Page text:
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History of the Francis College of Engineering

old photo of the exterior of Textile School on Middle Street in 1897
The exterior of Lowell Textile on Middle Street in 1897.

The history of the Francis College of Engineering is interwoven with the history of Lowell’s textile industry.

In February 1895, under the guidance of founder James T. Smith, Lowell Textile opened its doors in three rented rooms on Middle Street in downtown Lowell. Thirty-two students enrolled with a goal of advancing their careers in textile manufacturing. The three-year program, with an annual tuition of $100, led to diplomas in cotton or wool manufacturing, design, or textile chemistry and dyeing.

In 1903, the school moved to permanent quarters in Southwick Hall, offering the growing student body up-to-date classrooms and laboratories and vast workrooms necessary for hands-on experience in textiles.

Ten years later, the school awarded its first bachelor’s degrees in textile dyeing and textile engineering. By 1929, the school’s growth warranted a name change that reflected its evolution from a trade school: It became the Lowell Textile Institute.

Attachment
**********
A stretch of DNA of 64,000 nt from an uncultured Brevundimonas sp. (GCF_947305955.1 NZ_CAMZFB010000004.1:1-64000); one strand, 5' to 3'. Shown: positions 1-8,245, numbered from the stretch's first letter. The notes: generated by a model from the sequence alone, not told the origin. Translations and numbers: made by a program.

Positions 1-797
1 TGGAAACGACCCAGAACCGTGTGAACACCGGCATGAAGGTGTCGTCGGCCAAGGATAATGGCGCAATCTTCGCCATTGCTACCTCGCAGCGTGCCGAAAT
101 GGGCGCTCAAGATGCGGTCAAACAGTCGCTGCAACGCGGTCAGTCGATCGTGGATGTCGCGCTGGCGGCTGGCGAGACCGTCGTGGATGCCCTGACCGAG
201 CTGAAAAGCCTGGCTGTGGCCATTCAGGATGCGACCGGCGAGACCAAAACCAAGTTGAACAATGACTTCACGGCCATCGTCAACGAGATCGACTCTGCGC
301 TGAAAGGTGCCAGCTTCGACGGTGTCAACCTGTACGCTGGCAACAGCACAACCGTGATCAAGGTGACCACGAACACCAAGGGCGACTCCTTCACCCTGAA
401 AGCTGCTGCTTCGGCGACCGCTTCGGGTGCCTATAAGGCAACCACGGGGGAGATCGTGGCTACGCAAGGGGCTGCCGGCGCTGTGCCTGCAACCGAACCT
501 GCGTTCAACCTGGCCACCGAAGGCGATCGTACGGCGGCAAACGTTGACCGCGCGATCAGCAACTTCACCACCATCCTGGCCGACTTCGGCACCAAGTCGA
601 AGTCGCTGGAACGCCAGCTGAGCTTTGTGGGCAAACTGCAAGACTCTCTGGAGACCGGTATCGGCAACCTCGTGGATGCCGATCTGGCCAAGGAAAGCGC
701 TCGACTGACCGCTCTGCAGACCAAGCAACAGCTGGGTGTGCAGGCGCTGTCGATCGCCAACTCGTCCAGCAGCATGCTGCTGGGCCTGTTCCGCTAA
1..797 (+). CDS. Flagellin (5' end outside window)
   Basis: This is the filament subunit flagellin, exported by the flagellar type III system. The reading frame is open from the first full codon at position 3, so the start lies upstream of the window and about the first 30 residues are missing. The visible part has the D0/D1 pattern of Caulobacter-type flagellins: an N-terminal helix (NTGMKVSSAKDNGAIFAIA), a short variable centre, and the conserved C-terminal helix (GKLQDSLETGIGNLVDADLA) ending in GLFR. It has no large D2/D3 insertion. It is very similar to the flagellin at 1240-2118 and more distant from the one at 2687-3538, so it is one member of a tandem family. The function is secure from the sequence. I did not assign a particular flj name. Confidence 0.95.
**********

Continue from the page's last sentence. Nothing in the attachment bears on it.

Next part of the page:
Male engineering students pose for a photo while working together in a group in 1956
Engineering students work together in 1956.

In 1953, President Martin Lydon expanded the curriculum to include programs in plastics, leather, paper and electronics technology and increased the liberal arts offerings. The school was renamed the Lowell Technological Institute, and the bachelor’s degree program in engineering was established in 1956. In a reflection of the changing times, the textile program was closed in 1971.

Lowell Tech and Lowell State College merged in 1975 to form the University of Lowell. The evolution continued, and in 1991, Lowell became part of the five-campus system of the University of Massachusetts.

Group of Electrical Engineering students in the lab on computers
Electrical engineering students work in a lab in 2018.

The engineering college adopted the name of James B. Francis, the civil engineer whose work in Lowell was central to the city’s rise as a hub of the industrial revolution. Its alumni continue to distinguish themselves in a variety of industries, including technology, energy and plastics.

Today, the Francis College of Engineering proudly continues the century-long tradition of hands-on education closely linked to the regional industry. The college annually enrolls 1,600 undergraduategraduate and doctoral students in six academic departments. Ties to industry are maintained through interdisciplinary research centers, an industrial advisory board and a growing professional co-op program.